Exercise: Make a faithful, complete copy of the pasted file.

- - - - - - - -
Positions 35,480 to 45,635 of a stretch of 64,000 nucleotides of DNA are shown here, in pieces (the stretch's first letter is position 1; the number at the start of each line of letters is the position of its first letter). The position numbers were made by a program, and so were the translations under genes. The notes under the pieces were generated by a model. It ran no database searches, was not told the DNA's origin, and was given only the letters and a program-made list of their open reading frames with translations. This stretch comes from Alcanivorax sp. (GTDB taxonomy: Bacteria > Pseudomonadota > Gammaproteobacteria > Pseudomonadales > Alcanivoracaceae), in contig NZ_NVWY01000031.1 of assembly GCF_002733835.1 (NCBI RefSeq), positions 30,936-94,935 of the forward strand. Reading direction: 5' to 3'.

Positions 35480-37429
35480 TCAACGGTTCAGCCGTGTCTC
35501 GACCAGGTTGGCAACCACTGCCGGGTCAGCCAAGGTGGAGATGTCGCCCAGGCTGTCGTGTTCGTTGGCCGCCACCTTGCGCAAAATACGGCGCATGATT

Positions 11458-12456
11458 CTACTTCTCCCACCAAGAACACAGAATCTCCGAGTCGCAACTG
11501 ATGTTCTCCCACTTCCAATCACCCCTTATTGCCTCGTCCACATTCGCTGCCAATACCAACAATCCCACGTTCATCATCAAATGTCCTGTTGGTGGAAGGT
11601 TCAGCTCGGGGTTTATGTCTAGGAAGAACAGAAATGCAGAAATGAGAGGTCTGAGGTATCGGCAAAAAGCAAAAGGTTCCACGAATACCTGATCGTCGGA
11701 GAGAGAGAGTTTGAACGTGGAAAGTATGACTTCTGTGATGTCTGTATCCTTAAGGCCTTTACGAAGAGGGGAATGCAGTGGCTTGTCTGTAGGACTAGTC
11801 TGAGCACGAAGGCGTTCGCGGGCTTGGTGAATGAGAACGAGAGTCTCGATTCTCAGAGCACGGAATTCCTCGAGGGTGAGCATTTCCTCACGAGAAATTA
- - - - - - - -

Positions 35,480 to 45,635 of a stretch of 64,000 nucleotides of DNA are shown here, in pieces (the stretch's first letter is position 1; the number at the start of each line of letters is the position of its first letter). The position numbers were made by a program, and so were the translations under genes. The notes under the pieces were generated by a model. It ran no database searches, was not told the DNA's origin, and was given only the letters and a program-made list of their open reading frames with translations. This stretch comes from Alcanivorax sp. (GTDB taxonomy: Bacteria > Pseudomonadota > Gammaproteobacteria > Pseudomonadales > Alcanivoracaceae), in contig NZ_NVWY01000031.1 of assembly GCF_002733835.1 (NCBI RefSeq), positions 30,936-94,935 of the forward strand. Reading direction: 5' to 3'.

Positions 35480-37429
35480 TCAACGGTTCAGCCGTGTCTC
35501 GACCAGGTTGGCAACCACTGCCGGGTCAGCCAAGGTGGAGATGTCGCCCAGGCTGTCGTGTTCGTTGGCCGCCACCTTGCGCAAAATACGGCGCATGATT

Positions 11458-12456
11458 CTACTTCTCCCACCAAGAACACAGAATCTCCGAGTCGCAACTG
11501 ATGTTCTCCCACTTCCAATCACCCCTTATTGCCTCGTCCACATTCGCTGCCAATACCAACAATCCCACGTTCATCATCAAATGTCCTGTTGGTGGAAGGT
11601 TCAGCTCGGGGTTTATGTCTAGGAAGAACAGAAATGCAGAAATGAGAGGTCTGAGGTATCGGCAAAAAGCAAAAGGTTCCACGAATACCTGATCGTCGGA
11701 GAGAGAGAGTTTGAACGTGGAAAGTATGACTTCTGTGATGTCTGTATCCTTAAGGCCTTTACGAAGAGGGGAATGCAGTGGCTTGTCTGTAGGACTAGTC
11801 TGAGCACGAAGGCGTTCGCGGGCTTGGTGAATGAGAACGAGAGTCTCGATTCTCAGAGCACGGAATTCCTCGAGGGTGAGCATTTCCTCACGAGAAATTA